Wineskins Archive

February 6, 2014

The Scandal of the Cross (Jan-Feb 2001)

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by Mike Cope
January – February, 2001

Philip Yancey has recently written about a weekly “Christian circle” held at a nursing home that is led by his wife, Janet. One of the regulars at the gathering is an Alzheimer’s patient named Betsy. Each week Betsy arrives, as if for the first time. She introduces herself to everyone and responds as if they are complete strangers. She sits through most meetings with a vacant, no-one-is-home stare.

After learning that Betsy can still read, despite her inability to comprehend, Janet began asking her to read passages for the group. One Friday, Betsy was given an old hymn to read. So she began:

On a hill far away stood an old rugged cross, the emblem of shuffering and shame.

Betsy stopped abruptly and became agitated. “I can’t go on! It’s too sad! Too sad!”

Everyone was astonished. In all the time they had lived at the senior home with her, they’d never witnessed a moment when Betsy seemed to comprehend the words.

“That’s fine, Betsy,” the leader reassured. “You don’t have to keep reading if you don’t want to.”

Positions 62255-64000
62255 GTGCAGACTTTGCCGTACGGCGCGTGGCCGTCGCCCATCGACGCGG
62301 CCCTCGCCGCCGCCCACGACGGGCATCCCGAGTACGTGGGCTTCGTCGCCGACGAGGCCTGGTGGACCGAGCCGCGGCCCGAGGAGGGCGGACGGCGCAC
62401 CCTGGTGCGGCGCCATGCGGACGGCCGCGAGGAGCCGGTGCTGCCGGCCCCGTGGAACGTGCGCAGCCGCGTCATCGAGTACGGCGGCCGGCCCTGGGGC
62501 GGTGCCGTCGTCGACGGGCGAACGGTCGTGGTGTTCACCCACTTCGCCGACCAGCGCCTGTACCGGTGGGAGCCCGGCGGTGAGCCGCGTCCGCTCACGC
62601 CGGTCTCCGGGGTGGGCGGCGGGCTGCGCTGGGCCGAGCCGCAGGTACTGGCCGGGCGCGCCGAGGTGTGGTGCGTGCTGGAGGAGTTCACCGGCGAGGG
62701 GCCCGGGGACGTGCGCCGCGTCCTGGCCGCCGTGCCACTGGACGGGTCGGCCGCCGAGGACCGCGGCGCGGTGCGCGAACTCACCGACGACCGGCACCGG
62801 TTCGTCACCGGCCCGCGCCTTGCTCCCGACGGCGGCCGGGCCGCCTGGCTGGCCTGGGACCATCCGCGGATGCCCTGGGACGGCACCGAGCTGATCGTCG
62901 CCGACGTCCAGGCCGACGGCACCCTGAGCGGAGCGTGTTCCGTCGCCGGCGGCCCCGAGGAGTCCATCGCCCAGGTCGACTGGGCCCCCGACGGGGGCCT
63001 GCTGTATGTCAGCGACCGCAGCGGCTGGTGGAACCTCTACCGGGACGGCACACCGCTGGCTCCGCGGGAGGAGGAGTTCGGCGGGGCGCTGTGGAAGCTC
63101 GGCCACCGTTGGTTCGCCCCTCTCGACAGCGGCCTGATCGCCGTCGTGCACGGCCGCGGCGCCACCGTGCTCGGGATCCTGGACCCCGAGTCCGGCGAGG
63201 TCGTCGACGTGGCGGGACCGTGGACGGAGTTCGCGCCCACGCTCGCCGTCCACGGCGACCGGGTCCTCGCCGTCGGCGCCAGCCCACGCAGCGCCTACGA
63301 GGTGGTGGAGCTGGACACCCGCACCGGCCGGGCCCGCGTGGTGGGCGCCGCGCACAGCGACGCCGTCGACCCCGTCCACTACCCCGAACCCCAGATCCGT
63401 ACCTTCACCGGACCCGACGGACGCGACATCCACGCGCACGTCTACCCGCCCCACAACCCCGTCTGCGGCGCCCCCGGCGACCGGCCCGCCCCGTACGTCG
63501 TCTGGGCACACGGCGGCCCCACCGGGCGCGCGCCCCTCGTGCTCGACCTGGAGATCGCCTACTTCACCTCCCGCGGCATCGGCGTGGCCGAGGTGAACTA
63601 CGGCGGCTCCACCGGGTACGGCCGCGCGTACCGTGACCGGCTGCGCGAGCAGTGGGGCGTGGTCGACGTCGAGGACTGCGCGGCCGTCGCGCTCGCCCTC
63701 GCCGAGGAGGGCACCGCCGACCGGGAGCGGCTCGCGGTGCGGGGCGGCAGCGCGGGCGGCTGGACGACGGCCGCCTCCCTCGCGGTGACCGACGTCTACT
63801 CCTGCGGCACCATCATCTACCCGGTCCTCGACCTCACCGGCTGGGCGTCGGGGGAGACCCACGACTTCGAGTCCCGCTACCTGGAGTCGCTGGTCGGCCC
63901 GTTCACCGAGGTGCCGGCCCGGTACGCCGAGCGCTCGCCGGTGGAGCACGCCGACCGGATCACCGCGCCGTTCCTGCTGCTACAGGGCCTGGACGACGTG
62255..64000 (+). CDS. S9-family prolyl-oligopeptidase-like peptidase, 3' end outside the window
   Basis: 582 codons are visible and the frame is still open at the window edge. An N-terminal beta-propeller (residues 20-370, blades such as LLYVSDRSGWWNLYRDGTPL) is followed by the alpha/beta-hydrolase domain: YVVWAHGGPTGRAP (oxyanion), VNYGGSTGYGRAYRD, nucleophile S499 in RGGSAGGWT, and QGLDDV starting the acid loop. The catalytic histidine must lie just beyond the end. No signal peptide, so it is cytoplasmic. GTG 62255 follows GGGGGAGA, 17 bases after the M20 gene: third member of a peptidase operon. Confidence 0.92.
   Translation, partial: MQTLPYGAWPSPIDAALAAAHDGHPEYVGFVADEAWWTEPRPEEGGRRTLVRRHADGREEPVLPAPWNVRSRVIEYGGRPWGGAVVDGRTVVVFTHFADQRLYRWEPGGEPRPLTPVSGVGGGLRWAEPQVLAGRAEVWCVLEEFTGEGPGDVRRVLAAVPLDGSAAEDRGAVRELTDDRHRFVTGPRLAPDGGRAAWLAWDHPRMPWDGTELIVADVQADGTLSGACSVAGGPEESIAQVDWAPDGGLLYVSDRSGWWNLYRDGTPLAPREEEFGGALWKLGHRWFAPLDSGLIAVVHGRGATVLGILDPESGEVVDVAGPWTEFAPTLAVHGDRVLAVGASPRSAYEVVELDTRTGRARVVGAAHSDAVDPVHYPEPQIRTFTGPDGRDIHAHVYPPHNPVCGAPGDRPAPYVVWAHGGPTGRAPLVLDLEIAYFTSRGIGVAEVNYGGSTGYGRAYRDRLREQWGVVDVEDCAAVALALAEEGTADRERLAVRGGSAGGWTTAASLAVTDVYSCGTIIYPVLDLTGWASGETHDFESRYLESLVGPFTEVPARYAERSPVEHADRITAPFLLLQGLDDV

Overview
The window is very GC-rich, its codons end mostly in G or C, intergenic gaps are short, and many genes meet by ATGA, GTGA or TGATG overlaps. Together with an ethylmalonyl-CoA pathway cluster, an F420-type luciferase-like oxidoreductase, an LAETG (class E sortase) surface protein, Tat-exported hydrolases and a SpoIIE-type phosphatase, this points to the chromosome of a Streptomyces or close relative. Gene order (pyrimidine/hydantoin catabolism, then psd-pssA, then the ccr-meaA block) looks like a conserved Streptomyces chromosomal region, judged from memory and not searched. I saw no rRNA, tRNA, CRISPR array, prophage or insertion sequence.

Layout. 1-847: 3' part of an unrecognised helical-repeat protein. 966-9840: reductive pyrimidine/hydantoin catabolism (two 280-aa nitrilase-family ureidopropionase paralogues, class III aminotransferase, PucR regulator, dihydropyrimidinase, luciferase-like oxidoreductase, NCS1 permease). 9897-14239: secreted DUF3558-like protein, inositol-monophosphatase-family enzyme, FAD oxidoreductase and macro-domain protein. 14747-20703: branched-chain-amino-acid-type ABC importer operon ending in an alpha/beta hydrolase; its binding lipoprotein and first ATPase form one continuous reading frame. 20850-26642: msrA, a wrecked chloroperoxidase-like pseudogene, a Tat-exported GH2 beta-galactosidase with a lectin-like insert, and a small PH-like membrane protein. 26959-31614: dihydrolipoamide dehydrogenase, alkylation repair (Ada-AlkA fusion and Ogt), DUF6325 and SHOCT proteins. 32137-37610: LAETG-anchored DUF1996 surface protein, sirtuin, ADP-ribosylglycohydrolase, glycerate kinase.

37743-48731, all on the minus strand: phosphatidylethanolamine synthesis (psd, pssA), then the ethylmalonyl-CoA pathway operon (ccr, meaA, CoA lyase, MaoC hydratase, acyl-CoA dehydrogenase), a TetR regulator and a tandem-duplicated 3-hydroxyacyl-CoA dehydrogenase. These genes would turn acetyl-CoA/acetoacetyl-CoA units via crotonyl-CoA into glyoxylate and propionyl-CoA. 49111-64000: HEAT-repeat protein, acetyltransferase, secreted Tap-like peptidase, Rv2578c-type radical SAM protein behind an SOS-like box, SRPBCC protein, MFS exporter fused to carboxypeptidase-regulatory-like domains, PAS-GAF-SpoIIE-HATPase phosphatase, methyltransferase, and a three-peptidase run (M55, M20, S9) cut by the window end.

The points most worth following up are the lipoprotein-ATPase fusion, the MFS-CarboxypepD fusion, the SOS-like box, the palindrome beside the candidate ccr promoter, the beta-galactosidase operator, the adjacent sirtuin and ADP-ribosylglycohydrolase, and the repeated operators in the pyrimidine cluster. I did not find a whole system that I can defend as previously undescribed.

But Betsy started again and came to a halt at the same place. With tears trickling, she said (not knowing it had already happened), “I can’t go on! It’s too sad.”

As the scene kept repeating, people began walking away to their rooms. Finally, Janet escorted Betsy to the elevator. And then something unbelievable happened: Betsy began singing the hymn from memory.

On a hill far away stood an old rugged cross, the emblem of suffering and shame. And I love that old cross where the dearest and best for a world of lost sinners was slain. So I’ll cherish the old rugged cross, Till my trophies at last I lay down; I will cling to the old rugged cross, And exchange it some day for a crown.

Philip Yancey reflects on this powerful moment with these words:

“Somewhere in that tattered mind, damaged neurons had tapped into a network of old connections to resurrect a pattern of meaning for Betsy. In her confusion, two things only stood out: suffering and shame. Those two words summarize the human condition, the condition she lives in every day of her sad life. Who knows more about suffering and shame than Betsy? For her the hymn answered that question: Jesus does.”

It’s essential for us to remember that at the center of our faith is an old, rugged cross, and that this cross was a place of suffering and shame.

This message – the message of a crucified Christ which Paul preached (1 Corinthians 2:2) – was a stumbling block to the Jews. First-century Jews expected a Suffering Servant to come, and they expected a Messiah. But these were to be two very distinct persons. The Messiah was to follow in the victorious steps of David and Solomon. He was to be an earthly leader who’d recapture the throne in Jerusalem and restore the promised land to the promised people.